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Hot One Day, Cold the Next - Is Global Warming to Blame?
Written by Your 5News Team
Last updated on November 24, 2012 @ 11:57PM
Created on November 24, 2012 @ 11:38PM
 
If you were outside on Saturday, you were probably freezing, a sharp contrast to how warm it was just a few days ago. It seems like the weather has been crazy lately, and scientists are saying that we better get used to it, because global warming is taking it's toll.
 
"It's kind of crazy that a couple days ago it was 60 degrees, and right now I'm freezing," said Lindsay Cochrane.

One day it's hot, the next it's cold. The weather this year has been nothing short of freakish, with huge storms like the Derecho we had back in June and more recently, Superstorm Sandy.

With the extreme weather becoming a growing threat to our roads, airports, and bridges, people are left to wonder if global warming is to blame.

"Well, it's quite possible I guess. I'm a bit torn either way, but there's so many so-called experts, saying that is the cause of the change in the weather. Yeah, I can go along with it," said Ian Crozier, a Buckhannon resident.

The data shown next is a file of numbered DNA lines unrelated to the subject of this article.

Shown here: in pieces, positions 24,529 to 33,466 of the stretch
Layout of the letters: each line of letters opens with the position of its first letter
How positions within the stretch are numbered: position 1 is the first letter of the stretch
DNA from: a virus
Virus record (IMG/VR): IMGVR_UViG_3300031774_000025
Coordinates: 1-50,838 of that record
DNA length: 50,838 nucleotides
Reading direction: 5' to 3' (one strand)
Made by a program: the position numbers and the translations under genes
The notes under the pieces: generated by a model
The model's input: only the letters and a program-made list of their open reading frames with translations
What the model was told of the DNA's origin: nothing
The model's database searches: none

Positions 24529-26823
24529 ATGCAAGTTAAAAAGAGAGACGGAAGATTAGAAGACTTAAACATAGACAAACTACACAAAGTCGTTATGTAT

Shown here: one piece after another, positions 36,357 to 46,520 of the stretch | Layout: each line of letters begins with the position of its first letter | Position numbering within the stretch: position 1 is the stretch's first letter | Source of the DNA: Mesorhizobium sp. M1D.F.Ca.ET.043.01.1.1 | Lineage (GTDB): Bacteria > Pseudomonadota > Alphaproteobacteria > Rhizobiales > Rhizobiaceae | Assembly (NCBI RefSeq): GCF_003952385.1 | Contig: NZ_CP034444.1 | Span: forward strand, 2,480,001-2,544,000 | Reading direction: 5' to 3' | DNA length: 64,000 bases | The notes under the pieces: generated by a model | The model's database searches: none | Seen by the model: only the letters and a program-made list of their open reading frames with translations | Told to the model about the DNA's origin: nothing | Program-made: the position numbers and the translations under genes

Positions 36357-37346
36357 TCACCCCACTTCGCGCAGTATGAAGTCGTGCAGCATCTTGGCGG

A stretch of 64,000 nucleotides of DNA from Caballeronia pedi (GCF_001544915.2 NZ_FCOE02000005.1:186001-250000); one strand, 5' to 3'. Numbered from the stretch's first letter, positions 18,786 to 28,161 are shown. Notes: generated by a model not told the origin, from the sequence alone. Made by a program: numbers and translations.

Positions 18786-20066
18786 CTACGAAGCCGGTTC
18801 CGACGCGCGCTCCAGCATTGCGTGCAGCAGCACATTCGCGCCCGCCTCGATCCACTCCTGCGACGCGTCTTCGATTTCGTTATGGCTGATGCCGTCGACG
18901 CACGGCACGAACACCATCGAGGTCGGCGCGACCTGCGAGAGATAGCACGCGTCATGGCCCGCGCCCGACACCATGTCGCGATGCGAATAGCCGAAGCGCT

But Lindsay Cochrane said, "The weather has patterns, and it will repeat itself. I mean, we've had crazy storms before. Maybe not as intense as right now, but I don't think it's because of global warming, no."
 
But the president disagrees with that.
 
"Climate change is real, and it is impacted by human behavior and carbon emissions," said President Barack Obama.
 
The U.N. climate talks are going on in Qatar now. There, they'll discuss things like the Kyoto Protocol, an expiring emissions pact with a dwindling number of members and how to ramp up climate financing for poor countries.
 
Obama added, "We do know that the Arctic Ice Cap is melting, faster than even what was predicted five years ago."
 
The president clearly thinks the climate change is impacted by human behavior, particularly the burning of fossil fuels like coal and oil.  However, the people we talked with on Saturday, seemed to agree that it's a natural trend for the Earth.
 
"So, I do think we have an impact, but I don't think we change it that much," said Cochrane.
 
"It's a cyclical process that goes up and down. Humans might increase it, but it's still natural process," said Erasme Rizo, an engineer and Buckhannon resident.
 
Now, the president is taking on the task of reversing the climate trend, for future generations.
 
"I think we have an obligation to future generations to do something about it," said Obama.

A UN report released this week says that carbon dioxide emissions have jumped 20 percent since the year 2000.


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